CD28-, ICOS-, and CD40L-dependent costimulation is critical for the induction of the secondary, but not primary, IgG anti-MCPS response to M1883
ICOS is a member of the CD28 family that is induced on CD4+ T cells upon TCR cross-linking and CD28-mediated signaling (30, 31). CD28, which is expressed constitutively on CD4+ T cells, is critical for initiation of CD4+ T cell activation, whereas ICOS plays a role in the subsequent T cell effector response such as the germinal center reaction and the generation of memory (32, 33). We previously demonstrated that the CD4+ TD primary IgG anti-PPS14 response to Pn14 is CD28/B7-2–dependent but ICOS-independent (10). In light of the CD4+ T cell dependence of the boosted secondary IgG anti-MCPS response to M1883, we wished to determine whether it was CD28- and/or ICOS-dependent. Thus, mice genetically deficient in CD28 (CD28−/−), ICOS (ICOS−/−), and strain-matched C57BL/6 wild-type (WT) mice were immunized i.p. with M1883 and boosted 3 wk later. As illustrated in Fig. 4, M1883-immunized WT mice elicited a detectable primary IgG anti-MCPS and anti-PorB response and, after secondary immunization, significant boosting in both MCPS- and PorB-specific IgG serum titers. The primary IgG anti-MCPS responses in CD28−/− and ICOS−/− mice were similar to that observed in WT control mice, consistent with the TI nature of the response (Fig. 3), whereas the CD4+ TD secondary IgG anti-MCPS responses were essentially abrogated in both mutant mouse strains (Fig. 4). In contrast, both the primary and secondary IgG anti-PorB responses were markedly inhibited in both CD28−/− and ICOS−/− mice. Similar data were obtained using neutralizing anti-ICOSL mAb (HK5.3) versus control polyclonal hamster IgG injected into mice 1 d before immunization with M1883 (data not shown).
The interaction of CD40 on APC with CD40L, induced on CD4+ T cells after TCR/CD28-mediated activation, is critical for the induction of the TD primary Ig response, germinal center reaction, and the development of memory in response to immunization with protein Ags, or for the anti-PS response to conjugate vaccines (34, 35). A role for endogenous CD40L has also been reported in stimulating Ig responses to some but not all PS Ags (36–39). We previously demonstrated that the primary CD4+ TD IgG anti-PPS14 response to S. pneumoniae was CD40L- as well as CD28-dependent (9, 10). We thus wished to determine whether CD40L-dependent costimulation was critical for the primary TI and/or TD IgG anti-MCPS response to M1883. Thus, we injected BALB/c mice i.p. with a single dose of blocking hamster IgG anti-mouse CD40L mAb (MR1) 1 d before M1883 immunization, using polyclonal hamster IgG as a control, with a secondary immunization 21 d later, using M1883 alone. As shown in Fig. 5, there was no difference in the primary anti-MCPS IgG response between the control and the MR1-injected group, whereas the secondary IgG anti-MCPS response in the MR1-injected group was markedly inhibited compared with control mice. In contrast, both the primary and secondary IgG anti-PorB responses were significantly reduced in the MR1-treated mice compared with controls. Collectively, these data demonstrate that the TD secondary, though not TI primary, IgG anti-MCPS response to intact M1883 is dependent on CD28-, ICOS-, and CD40L-dependent costimulation. This is in contrast to the TD primary IgG anti-PPS14 response to Pn14, which is CD28 and CD40L dependent but ICOS independent.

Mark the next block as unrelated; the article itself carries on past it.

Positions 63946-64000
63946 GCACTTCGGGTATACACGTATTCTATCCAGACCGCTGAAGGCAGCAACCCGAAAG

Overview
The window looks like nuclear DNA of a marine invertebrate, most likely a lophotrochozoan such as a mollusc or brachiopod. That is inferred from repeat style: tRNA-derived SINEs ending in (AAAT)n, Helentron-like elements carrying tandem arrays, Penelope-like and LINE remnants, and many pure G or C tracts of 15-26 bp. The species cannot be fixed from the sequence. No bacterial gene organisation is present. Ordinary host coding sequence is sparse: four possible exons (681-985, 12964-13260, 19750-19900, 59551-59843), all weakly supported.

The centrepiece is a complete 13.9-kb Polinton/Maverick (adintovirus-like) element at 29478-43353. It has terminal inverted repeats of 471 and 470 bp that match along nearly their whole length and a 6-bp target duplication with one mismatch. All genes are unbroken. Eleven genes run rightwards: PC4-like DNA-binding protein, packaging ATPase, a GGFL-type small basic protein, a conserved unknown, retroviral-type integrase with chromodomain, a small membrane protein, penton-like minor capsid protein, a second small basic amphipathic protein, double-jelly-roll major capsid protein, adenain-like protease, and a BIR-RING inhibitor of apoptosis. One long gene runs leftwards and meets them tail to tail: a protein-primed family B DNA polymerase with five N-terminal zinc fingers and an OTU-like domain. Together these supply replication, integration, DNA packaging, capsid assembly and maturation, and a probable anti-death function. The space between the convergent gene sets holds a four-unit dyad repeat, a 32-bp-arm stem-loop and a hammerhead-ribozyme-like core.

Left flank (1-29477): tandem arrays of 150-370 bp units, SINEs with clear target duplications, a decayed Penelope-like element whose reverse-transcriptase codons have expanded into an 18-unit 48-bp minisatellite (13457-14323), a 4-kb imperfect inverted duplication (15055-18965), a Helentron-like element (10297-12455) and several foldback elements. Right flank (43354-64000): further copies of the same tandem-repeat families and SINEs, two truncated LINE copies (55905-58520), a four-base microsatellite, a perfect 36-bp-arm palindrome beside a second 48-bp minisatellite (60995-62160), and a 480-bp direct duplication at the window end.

Endogenous TLR4, but not TLR2 or MyD88, signaling is critical for induction of peak primary and secondary serum titers of MCPS-specific IgG in response to M1883 but is not critical for secondary boosting